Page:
Are Moscow Mule Copper Mugs Really Poisoning People?

Life Writer
08.11.17 12 Comments

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It’s deep into August. The heat waves have been persistent for a couple months now. It’s been a long summer. And there’s a pretty good chance that over this sweltering summer you’ve had Moscow Mule or two. It’s hard to beat that ice-cold copper mug full of vodka, lime, and fizzy ginger beer.

You know you shouldn’t really be drinking that mule out of actual copper lined mug, right? Right??? Well, the Advisory Beverages Division of the State of Iowa is here to remind us of some salient facts.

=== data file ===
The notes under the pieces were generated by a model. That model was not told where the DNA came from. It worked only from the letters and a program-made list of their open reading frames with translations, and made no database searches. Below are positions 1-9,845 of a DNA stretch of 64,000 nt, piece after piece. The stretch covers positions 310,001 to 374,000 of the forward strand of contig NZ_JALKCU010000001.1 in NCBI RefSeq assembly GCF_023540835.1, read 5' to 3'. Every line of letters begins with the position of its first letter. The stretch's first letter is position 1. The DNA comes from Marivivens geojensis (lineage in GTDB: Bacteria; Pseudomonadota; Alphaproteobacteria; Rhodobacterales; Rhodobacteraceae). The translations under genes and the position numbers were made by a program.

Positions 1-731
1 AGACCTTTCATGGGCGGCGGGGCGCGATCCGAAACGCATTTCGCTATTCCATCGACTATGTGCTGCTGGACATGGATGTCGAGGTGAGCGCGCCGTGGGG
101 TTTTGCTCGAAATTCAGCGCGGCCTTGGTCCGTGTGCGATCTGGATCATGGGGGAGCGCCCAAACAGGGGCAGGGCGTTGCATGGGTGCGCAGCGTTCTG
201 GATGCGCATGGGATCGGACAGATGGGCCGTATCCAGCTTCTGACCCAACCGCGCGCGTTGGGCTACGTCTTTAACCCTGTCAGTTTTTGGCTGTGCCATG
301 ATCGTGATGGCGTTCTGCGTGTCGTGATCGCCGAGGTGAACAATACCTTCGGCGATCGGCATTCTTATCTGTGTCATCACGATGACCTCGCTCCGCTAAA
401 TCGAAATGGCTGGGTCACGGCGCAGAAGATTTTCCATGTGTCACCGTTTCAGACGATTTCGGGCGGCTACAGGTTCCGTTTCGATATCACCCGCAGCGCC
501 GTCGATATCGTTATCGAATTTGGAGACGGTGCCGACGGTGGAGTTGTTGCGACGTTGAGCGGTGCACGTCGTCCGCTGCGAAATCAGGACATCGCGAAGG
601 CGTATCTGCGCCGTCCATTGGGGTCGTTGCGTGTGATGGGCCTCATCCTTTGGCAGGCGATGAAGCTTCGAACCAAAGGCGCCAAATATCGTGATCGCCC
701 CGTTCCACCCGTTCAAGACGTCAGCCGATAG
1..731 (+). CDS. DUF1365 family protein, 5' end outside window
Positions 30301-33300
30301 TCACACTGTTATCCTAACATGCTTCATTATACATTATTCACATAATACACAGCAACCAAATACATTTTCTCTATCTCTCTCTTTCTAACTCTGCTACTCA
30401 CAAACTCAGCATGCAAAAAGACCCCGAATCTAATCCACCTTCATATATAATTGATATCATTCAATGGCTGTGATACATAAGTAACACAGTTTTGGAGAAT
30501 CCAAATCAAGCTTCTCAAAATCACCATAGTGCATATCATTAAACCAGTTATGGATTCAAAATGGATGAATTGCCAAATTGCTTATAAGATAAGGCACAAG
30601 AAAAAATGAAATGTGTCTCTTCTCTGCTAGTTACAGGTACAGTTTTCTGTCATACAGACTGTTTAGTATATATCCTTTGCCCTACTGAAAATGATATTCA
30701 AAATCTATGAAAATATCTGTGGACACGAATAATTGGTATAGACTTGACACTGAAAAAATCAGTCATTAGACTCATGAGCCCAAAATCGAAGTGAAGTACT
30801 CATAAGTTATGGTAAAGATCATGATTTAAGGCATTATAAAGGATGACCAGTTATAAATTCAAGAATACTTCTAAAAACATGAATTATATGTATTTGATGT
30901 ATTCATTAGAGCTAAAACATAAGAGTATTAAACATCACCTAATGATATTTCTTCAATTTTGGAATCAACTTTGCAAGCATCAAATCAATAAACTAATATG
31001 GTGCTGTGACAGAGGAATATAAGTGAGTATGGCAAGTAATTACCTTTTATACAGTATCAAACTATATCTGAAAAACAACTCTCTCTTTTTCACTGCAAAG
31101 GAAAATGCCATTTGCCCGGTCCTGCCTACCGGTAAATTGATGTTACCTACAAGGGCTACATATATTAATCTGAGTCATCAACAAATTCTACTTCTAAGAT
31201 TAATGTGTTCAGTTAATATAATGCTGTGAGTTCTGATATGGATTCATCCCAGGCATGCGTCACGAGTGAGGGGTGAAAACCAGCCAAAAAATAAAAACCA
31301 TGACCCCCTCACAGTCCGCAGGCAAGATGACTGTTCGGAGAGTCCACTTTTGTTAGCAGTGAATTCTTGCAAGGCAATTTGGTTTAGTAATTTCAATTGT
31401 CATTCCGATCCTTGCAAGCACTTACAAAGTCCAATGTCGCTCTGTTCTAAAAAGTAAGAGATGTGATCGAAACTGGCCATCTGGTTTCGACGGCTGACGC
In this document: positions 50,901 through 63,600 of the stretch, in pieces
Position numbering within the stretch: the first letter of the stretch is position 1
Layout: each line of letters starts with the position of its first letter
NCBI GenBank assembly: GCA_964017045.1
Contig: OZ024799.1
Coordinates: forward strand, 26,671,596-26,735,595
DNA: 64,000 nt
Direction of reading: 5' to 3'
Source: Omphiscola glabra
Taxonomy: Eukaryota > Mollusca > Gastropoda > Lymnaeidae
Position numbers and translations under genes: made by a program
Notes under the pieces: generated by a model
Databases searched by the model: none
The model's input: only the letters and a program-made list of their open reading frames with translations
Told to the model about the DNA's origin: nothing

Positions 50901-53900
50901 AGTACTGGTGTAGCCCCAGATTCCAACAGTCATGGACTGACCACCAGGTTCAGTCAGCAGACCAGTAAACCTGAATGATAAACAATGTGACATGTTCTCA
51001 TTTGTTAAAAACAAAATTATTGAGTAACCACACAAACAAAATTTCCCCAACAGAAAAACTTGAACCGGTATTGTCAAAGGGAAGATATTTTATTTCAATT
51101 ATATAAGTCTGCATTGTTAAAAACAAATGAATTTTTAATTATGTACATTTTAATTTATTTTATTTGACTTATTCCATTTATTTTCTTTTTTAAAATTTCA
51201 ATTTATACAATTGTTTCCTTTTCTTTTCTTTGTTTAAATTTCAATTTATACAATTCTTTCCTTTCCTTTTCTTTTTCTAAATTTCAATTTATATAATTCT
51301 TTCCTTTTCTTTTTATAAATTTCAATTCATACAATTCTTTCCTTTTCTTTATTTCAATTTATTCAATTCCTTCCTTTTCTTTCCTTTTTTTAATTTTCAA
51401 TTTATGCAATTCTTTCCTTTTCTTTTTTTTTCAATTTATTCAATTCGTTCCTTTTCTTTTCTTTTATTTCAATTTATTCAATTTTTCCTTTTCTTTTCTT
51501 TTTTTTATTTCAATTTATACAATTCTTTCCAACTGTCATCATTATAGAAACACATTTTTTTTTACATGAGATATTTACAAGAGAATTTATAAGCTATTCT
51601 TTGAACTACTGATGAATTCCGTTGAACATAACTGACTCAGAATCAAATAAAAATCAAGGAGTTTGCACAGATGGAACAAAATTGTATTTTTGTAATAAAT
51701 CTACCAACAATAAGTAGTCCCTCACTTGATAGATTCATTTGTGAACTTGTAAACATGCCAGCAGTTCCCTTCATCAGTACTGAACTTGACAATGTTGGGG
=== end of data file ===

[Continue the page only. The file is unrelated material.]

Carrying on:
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They recently released a paper — using FDA stipulations — that notes that copper is a reactive metal (like iron, aluminum, and steel). Copper metals can leach into the contents of what they’re in contact with if those contents have a “pH below 6,” according to the FDA’s guidelines. Basically, any heavily acidic food or fluid has a pH below 6. This is why chefs don’t cook tomato sauces or anything with lemon or vinegar in copper pans or iron skillets. Generally, stainless steel is used because it’s non-reactive.

Anyway, a Moscow Mule is lime juice with ginger beer and very acidic. So, copper metals are going to leach into your cocktail. A build up of copper in your system can lead to copper metal poisoning — which causes severe diarrhea, vomiting, and all sorts of unwanted ailments. However, only trace amounts will leach into you Moscow Mule from a copper mug. Whereas the FDA and studies of copper poisoning make it clear that you need to ingest “large amounts” of copper for it to manifest as metal poisoning.

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